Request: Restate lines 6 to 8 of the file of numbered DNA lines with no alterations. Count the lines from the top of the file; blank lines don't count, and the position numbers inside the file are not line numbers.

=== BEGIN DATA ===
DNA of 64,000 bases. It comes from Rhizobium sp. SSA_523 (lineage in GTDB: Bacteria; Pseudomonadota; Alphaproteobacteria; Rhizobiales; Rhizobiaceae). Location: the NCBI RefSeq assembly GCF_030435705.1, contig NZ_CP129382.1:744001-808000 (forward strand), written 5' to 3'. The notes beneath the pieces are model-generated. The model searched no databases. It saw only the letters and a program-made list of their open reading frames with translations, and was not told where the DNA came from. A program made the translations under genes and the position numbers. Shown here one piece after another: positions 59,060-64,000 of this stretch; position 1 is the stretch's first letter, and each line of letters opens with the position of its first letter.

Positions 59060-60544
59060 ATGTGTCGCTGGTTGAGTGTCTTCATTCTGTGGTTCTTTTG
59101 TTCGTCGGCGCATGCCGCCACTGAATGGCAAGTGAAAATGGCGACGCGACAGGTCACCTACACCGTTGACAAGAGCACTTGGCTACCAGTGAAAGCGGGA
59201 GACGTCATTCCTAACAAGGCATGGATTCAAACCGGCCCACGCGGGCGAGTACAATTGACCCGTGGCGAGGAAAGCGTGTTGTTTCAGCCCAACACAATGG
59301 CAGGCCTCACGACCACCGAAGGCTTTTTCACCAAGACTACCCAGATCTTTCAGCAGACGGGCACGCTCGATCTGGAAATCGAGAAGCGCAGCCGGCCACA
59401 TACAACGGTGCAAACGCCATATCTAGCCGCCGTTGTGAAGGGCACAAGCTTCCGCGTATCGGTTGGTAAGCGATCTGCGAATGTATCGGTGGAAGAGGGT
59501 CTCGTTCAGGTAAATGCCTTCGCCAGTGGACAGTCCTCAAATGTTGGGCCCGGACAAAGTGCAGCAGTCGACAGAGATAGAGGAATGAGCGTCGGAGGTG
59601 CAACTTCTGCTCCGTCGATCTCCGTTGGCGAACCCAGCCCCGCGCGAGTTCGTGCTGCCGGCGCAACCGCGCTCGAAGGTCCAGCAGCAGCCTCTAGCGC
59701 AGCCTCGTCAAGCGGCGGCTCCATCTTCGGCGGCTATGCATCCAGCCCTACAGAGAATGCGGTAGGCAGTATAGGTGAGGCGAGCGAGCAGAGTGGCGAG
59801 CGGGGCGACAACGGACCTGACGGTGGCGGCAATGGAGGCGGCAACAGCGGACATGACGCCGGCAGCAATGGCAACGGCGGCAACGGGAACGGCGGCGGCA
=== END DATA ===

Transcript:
59301 CAGGCCTCACGACCACCGAAGGCTTTTTCACCAAGACTACCCAGATCTTTCAGCAGACGGGCACGCTCGATCTGGAAATCGAGAAGCGCAGCCGGCCACA
59401 TACAACGGTGCAAACGCCATATCTAGCCGCCGTTGTGAAGGGCACAAGCTTCCGCGTATCGGTTGGTAAGCGATCTGCGAATGTATCGGTGGAAGAGGGT
59501 CTCGTTCAGGTAAATGCCTTCGCCAGTGGACAGTCCTCAAATGTTGGGCCCGGACAAAGTGCAGCAGTCGACAGAGATAGAGGAATGAGCGTCGGAGGTG